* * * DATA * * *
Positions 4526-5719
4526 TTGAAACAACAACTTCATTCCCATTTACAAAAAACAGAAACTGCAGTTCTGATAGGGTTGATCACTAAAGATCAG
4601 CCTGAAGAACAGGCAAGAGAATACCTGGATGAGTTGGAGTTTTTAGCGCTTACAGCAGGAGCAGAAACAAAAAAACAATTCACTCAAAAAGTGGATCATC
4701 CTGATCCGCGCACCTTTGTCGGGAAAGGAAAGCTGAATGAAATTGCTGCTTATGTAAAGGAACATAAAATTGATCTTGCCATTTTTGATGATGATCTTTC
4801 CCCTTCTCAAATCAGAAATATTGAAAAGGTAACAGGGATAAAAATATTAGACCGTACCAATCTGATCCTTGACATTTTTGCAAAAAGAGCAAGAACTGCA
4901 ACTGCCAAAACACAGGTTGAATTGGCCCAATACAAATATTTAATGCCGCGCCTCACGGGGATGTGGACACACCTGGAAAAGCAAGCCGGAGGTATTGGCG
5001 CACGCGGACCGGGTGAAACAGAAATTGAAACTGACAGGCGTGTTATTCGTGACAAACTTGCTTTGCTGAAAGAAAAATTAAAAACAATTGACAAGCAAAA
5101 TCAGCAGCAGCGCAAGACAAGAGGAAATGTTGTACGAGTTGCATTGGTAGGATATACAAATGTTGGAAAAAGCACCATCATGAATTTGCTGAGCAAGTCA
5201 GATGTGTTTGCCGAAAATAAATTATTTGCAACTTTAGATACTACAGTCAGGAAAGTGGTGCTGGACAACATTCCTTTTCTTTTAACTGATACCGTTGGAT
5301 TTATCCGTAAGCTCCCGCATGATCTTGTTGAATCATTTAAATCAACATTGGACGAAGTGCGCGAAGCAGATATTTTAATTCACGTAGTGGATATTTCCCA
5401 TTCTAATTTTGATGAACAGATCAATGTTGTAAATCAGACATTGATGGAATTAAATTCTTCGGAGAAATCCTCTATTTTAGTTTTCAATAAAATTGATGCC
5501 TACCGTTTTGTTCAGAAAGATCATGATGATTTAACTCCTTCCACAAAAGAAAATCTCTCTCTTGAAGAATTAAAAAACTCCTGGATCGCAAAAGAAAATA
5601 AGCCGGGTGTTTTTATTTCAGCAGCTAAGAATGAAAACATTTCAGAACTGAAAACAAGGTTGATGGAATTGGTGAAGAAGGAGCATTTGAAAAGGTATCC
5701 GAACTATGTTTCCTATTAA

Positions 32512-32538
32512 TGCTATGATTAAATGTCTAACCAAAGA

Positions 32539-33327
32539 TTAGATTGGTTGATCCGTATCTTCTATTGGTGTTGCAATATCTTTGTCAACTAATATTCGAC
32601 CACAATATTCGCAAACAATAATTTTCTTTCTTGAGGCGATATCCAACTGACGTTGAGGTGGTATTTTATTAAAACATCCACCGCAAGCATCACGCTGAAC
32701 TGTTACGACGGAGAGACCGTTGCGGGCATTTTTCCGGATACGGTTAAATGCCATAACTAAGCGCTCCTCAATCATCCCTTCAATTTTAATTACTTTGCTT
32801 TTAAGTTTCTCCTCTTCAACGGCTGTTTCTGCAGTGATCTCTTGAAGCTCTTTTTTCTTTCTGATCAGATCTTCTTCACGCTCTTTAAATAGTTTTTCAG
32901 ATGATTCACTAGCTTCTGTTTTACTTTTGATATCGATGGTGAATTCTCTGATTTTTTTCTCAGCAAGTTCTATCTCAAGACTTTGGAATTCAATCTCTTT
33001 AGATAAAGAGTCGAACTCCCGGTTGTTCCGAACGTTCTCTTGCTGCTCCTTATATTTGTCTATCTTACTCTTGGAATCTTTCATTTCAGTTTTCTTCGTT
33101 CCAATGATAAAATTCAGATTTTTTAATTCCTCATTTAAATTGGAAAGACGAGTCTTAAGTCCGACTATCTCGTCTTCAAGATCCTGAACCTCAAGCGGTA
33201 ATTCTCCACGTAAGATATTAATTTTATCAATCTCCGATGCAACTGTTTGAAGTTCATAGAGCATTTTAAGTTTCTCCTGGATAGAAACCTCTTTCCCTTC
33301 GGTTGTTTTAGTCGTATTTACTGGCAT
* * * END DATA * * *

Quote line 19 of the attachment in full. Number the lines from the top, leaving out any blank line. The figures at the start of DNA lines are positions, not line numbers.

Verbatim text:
32601 CACAATATTCGCAAACAATAATTTTCTTTCTTGAGGCGATATCCAACTGACGTTGAGGTGGTATTTTATTAAAACATCCACCGCAAGCATCACGCTGAAC